If there's one thing I'd like to communicate to people about the topic of "addiction", I'd have to say "it's about functioning." When clinical therapists are assessing whether or not someone is experiencing a problematic compulsive behavior they generally start by looking at how well the individual is functioning in life across a variety of domains. In order to live effectively in the world we need to maintain our physical health (nutrition, hygiene, exercise), establish and maintain a home environment (okay, how clean it has to be is somewhat flexible), and if we're adults, support ourselves economically and pay our bills on time. As young people we are expected to prepare to support ourselves eventually by becoming educated. If we're engaged in any behaviors that prevent us from functioning in those areas, it's clear that there is a problem to be further assessed.

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What about relationships, and in particular, the complications that arise from comparing the value of face-to-face and online relationships?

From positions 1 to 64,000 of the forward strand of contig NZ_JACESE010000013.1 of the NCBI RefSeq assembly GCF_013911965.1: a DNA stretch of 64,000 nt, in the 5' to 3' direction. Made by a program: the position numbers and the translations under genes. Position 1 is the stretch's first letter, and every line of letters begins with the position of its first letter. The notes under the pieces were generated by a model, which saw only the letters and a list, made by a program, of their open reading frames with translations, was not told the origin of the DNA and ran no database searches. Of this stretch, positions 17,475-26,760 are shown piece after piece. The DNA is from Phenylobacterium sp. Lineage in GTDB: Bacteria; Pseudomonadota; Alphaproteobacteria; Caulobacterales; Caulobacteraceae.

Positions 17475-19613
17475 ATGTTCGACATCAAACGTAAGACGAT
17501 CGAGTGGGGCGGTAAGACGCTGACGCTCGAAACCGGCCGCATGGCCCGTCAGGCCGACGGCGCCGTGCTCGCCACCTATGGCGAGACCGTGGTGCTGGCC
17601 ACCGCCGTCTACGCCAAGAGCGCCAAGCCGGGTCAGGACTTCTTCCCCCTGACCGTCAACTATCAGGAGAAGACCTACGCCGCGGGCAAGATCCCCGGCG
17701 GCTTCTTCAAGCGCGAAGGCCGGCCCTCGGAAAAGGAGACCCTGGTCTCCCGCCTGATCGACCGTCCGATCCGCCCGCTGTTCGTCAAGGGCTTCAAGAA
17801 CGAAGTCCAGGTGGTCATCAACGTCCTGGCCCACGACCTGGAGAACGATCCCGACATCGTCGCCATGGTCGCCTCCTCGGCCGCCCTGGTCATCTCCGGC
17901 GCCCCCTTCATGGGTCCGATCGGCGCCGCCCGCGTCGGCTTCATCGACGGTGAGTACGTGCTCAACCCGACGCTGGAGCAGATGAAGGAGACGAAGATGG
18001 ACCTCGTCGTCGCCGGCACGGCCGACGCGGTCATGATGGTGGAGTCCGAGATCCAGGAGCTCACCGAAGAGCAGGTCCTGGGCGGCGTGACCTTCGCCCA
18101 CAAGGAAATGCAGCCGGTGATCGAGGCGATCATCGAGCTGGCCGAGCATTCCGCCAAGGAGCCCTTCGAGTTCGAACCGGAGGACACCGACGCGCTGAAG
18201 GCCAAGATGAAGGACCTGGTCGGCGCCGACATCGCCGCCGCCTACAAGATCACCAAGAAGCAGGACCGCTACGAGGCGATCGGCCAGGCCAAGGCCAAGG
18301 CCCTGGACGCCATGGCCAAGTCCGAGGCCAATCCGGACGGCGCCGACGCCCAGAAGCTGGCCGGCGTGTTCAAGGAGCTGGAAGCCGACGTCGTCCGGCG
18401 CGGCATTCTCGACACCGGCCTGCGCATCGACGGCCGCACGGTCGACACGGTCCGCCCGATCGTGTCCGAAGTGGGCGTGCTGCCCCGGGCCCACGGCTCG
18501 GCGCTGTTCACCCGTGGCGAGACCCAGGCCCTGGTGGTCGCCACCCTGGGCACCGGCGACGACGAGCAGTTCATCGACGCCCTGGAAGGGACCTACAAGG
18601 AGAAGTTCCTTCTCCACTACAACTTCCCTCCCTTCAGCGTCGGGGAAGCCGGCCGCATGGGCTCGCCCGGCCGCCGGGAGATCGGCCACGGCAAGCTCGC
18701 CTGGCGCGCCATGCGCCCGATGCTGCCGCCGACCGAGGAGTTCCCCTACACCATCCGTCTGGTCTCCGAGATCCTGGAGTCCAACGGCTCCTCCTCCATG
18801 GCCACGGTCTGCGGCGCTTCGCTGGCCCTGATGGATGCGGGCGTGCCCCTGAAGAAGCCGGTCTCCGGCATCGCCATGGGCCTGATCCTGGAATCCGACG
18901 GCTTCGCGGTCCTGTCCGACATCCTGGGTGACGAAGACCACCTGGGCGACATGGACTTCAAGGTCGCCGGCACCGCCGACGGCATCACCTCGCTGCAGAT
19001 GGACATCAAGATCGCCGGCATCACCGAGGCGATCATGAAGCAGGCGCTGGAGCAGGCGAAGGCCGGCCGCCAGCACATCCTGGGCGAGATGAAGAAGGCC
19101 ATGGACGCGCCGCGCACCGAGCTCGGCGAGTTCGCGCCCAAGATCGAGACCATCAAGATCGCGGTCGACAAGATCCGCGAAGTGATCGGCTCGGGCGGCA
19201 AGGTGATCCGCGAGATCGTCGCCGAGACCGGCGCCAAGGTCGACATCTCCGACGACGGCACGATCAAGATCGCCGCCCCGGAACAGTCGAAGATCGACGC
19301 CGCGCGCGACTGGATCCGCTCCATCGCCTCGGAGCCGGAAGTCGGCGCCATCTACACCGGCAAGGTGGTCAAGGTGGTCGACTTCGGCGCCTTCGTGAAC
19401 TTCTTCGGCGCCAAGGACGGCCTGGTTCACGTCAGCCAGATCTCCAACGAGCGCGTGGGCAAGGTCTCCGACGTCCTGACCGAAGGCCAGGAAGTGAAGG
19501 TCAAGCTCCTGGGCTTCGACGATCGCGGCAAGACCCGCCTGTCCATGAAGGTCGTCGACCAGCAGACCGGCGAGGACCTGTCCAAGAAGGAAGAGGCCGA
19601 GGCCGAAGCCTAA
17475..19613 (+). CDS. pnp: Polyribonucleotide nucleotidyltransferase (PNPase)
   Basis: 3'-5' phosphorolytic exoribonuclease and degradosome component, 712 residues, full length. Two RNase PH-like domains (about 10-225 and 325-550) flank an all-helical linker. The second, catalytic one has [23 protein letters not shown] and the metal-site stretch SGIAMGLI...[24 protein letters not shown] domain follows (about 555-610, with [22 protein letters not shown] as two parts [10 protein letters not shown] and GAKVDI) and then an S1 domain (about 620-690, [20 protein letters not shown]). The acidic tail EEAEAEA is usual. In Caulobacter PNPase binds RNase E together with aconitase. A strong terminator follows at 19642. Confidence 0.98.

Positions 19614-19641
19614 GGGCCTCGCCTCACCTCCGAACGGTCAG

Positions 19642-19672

It gets more complicated when we consider the issue of interpersonal relationships and what would often be termed "personal growth." Therapists tend to have a bias toward building positive and supportive intimate relationships in real life. In order to develop and maintain such relationships, quality time needs to be spent interacting in positive ways with loved ones and peers. Any activity that prevents or significantly interferes with that kind of quality time should be evaluated if one deems real life relationships to be important. People differ in potential and desire for intimate real life relationships however, and for some online friends may meet their needs. In many situations individuals may experience more intimacy with online friends than they do with those they know in real life.

Why do some people develop compulsive behavioral problems?